From Columbia University's Earth Institute and the Lamont-Doherty Earth Observatory:

Understand Your Carbon Footprint

Given all of the scientific evidence proving the human impact on the climate of our planet, one thing seems certain: climate change is real. Yet with such a daunting, global challenge, it may seem difficult to understand your individual role. One easy place to start is to learn about the magnitude of your impact on climate change due to the greenhouse gases produced from your everyday decisions. Each day, we all generate greenhouse gases from our homes (by using electricity and burning natural gas), and from our transportation choices (by driving our cars and flying on airplanes). While we contribute to greenhouse gases from many of our other decisions, most of these come from the ones we make from our homes and transportation.

The amount of greenhouse gases a person (or a family, or a city, state or country) produces is sometimes called a "Carbon Footprint." This number is measured in tons of CO2 and allows us to compare our part in climate change with others and learn ways that we can reduce our individual impacts.

There are many websites that will calculate your carbon footprint after you answer some basic questions. Before you start, you will need to have the following information ready (you might have to ask your parents to help):
  1. What kind of car(s) your family drives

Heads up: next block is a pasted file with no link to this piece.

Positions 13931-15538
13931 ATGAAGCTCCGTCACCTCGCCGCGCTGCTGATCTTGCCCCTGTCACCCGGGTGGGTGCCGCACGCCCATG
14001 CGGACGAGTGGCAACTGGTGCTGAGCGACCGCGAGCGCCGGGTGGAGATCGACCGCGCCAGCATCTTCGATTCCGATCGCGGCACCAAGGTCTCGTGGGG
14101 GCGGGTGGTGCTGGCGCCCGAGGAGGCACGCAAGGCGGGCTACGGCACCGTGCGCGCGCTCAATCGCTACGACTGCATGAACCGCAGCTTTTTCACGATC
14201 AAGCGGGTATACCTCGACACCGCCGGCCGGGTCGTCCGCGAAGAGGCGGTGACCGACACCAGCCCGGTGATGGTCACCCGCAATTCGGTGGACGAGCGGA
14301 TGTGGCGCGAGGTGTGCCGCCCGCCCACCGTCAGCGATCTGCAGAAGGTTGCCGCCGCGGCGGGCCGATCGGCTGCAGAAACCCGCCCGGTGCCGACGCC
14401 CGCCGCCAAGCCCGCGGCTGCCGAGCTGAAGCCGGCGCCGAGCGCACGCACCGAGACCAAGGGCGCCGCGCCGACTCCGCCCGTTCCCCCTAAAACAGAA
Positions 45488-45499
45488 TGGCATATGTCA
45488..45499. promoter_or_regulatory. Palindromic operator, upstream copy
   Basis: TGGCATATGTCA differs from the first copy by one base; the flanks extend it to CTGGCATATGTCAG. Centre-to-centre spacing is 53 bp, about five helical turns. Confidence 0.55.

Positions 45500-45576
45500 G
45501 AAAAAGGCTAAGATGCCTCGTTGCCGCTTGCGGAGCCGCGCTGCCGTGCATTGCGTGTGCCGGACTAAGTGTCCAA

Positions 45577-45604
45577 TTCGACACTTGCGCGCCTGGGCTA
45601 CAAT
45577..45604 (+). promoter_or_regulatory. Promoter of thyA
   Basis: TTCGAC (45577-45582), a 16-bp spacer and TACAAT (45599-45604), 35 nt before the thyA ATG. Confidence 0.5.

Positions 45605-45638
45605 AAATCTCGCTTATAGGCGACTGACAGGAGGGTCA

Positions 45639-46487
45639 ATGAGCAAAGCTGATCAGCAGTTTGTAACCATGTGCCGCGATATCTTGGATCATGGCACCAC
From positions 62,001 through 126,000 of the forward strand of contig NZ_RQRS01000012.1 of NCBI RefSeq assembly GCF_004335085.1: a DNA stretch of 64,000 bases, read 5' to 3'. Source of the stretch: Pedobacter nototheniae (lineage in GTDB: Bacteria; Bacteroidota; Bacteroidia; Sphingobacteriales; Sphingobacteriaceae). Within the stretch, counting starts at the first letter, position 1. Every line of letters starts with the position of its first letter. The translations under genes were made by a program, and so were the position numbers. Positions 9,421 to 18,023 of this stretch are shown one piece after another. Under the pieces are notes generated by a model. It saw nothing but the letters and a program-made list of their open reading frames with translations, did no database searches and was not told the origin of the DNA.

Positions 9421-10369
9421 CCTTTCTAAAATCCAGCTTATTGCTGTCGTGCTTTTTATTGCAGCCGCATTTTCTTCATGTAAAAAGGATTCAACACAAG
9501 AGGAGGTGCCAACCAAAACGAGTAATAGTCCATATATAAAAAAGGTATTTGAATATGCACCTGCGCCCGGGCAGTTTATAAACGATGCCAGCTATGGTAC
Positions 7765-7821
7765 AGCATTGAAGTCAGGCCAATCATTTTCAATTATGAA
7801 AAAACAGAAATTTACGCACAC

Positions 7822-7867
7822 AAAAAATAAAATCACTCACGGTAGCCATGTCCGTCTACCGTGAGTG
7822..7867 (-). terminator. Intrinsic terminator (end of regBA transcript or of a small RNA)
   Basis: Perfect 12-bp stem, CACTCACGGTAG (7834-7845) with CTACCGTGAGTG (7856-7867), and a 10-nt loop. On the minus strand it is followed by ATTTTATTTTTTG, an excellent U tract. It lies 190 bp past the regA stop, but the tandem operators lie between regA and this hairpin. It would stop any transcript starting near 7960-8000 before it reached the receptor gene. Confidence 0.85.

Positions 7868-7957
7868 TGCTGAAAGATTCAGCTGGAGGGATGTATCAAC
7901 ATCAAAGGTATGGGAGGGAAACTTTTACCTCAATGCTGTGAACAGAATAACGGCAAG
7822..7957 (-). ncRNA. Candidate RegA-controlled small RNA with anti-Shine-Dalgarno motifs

2. How far you drive your car each year
  3. Where you and your family take trips on airplanes and how often
  4. All of the utility bills for your home (electricity, natural gas, heating oil or propane)
Carbon Footprint Calculators

One good Carbon Footprint Calculator has been created by the U.S. Environmental Protection Agency:

This site will let your family explore ways that you can reduce your Carbon Footprint - and it even tells you how much your Footprint will shrink if you make simple changes!

Other Carbon Footprint Calculators available online:

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POLAR-PALOOZA and the materials on this website are based upon work supported by the National Science Foundation under Grant No. 0632262. Any opinions, findings and conclusions or recommendations expressed in this material are those of PASSPORT TO KNOWLEDGE/Geoff Haines-Stiles Productions, Inc., and do not necessarily reflect those of the National Science Foundation.